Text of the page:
Neighbors

NBR_31_5_Promo_4C_5F.indd

American comedy is due for a makeover. Audiences have subsisted on gross-out bro humor for some time now (see the entire Judd Apatow oeuvre), and while the recent popularity of It-girl Amy Schumer signals a shift, it’s one in which women get to be just as bawdy and profane as the boys. That’s a win for gender equality but not so much for comedic diversity. Eventually funny stories about mature, responsible adults will have their day, but for now, frat boy gags still rule.

That’s literally the case with Neighbors, which pits rowdy coeds against a young couple adjusting to parenthood. When a fraternity, Delta Psi, moves in next door, Mac (Seth Rogen) and Kelly Radner (Rose Byrne) find themselves frustrated by the students’ perpetual partying but also tempted to relive their own youth. The movie seems to recognize that there’s little dramatic currency in rehashing a story about perpetually sophomoric guys and that the genre, much like its protagonists, needs to grow up. While it doesn’t entirely upend the formula, it does tweak its message enough to freshen things up a bit.

It helps that the script by Andrew J. Cohen and Brendan O’Brien is pretty damn funny. It doesn’t always make sense, but it’s always a riot. Why are the Radners the only ones in the neighborhood bothered by a raging house party at 4 a.m.? Why are the police so blind (deaf?) to noise ordinances? Why does the character Assjuice suddenly appear to bring down his own fraternity? Why does plot really matter when you have a bagful of college tricks at your disposal?

There’s everything you’d expect – penis jokes, penis and dildo jokes, weed highs, mushrooms highs, sex in front of a best friend, sex in front of a baby – all delivered in great, sweary abundance. When Mac and Kelly flood Delta Psi’s basement in an attempt to bankrupt them out of the house, president Teddy (Zac Efron) and vice-president Pete (Dave Franco) decide to 3D print their members’ members and sell them to pay for repairs. It’s wildly successful as a fundraiser and plot device, even though there are less obscene ways to accomplish both.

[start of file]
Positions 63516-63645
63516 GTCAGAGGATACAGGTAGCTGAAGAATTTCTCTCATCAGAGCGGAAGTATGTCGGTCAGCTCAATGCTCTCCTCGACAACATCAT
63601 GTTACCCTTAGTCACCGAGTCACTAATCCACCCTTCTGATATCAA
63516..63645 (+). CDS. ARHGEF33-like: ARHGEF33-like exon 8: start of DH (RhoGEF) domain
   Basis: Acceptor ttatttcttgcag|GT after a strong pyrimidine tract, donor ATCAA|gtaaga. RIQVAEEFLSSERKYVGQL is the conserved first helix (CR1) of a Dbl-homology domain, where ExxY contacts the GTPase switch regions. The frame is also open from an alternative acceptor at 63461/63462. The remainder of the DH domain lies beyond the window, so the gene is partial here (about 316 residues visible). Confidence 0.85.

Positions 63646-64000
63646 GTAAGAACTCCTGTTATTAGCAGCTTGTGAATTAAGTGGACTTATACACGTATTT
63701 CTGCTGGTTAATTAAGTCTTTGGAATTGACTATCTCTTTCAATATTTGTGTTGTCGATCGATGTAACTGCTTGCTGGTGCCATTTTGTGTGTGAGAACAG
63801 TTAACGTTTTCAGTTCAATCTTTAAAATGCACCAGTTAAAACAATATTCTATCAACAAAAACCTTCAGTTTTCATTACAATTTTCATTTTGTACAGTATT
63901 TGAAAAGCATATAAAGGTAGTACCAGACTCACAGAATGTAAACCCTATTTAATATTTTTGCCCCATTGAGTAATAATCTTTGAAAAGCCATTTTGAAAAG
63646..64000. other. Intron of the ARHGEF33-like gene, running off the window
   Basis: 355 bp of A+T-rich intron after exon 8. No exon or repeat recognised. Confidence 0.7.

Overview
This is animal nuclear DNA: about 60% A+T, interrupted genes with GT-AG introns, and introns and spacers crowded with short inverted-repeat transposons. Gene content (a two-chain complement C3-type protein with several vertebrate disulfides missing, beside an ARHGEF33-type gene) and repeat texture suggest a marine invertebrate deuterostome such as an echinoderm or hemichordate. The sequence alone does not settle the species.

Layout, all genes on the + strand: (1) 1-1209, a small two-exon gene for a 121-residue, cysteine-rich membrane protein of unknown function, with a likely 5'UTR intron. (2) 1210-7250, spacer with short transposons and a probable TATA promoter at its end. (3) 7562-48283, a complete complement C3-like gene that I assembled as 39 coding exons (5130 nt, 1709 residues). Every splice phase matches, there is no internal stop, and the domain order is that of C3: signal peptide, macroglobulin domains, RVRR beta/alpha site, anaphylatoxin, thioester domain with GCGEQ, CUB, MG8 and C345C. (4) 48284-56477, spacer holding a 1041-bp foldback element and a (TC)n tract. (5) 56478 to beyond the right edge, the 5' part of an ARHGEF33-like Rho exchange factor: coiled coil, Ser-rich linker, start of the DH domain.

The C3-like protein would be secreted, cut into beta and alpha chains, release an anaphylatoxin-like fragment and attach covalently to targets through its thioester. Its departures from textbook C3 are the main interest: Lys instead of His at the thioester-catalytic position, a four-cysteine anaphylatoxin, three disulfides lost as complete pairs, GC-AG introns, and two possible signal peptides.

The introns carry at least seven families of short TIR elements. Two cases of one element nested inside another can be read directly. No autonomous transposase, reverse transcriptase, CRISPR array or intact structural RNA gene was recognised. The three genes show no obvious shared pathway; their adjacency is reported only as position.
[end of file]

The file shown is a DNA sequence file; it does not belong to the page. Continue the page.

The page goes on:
Temperance isn’t the operative word though, and Efron and Franco crank up the bluster. Efron shows that his image has graduated from the genial basketball player of his High School Musical days to raunchy beer pong champion. He confidently takes control of his scenes and, by the end of the film, even manages to win affection despite his character’s outlandish misbehavior. Franco, meanwhile, plays someone for whom the end-of-the-year party is not the end of all things. The actor slides with ease between a spliff-smoking frat boy and the brainy kid who wants to conquer something more substantial than a keg stand.

Pete’s anticipated transition is the current reality for Mac and Kelly, and they have not quite gotten over the surprise of having a baby or buying a house. They sneak around with the same slurry of excitement and trepidation as two underage kids who given the bouncer the slip. While the couple like the idea of being grown up and recognize some of the advantages of being a functioning adult, the arrival of Delta Psi challenges those priorities

The real struggle for them isn’t chasing college kids off the driveway or making sure there aren’t used condoms littered across the lawn but forgoing their impulse to do whatever the hell they want whenever they want. And it’s not just a dilemma that Mac faces. Though he thinks he has the better claim by virtue of his gender, Kelly also asserts her right to have a good time. Her reason isn’t stunted maturity so much as it is boredom. She doesn’t find stay-at-home motherhood all that it’s cracked up to be and longs to maintain an identity that isn’t dependent on her child or husband.

The role is a revelation for Byrne, who is better known for playing women who are too wound up. She seems to be savoring her part almost as much as her character. Of course Rogen doesn’t do anything we haven’t seen him do already, but he looks comfortable shying away from his bread and butter roles. Maybe everyone’s growing up after all.

Released: 2014
Prod: Evan Goldberg, Seth Rogen, James Weaver
Dir: Nicholas Stoller
Writer: Andrew J. Cohen, Brendan O’Brien
Cast: Seth Rogen, Rose Byrne, Zac Efron, Dave Franco, Lisa Kudrow, Jerrod Carmichael, Christopher Mintz-Plasse, Ike Barinholtz, Carla Gallo, Craig Roberts, Hannibal Buress, Brian Huskey
Time: 97 min
Lang: English
Country: United States
Reviewed: 2015

Advertisements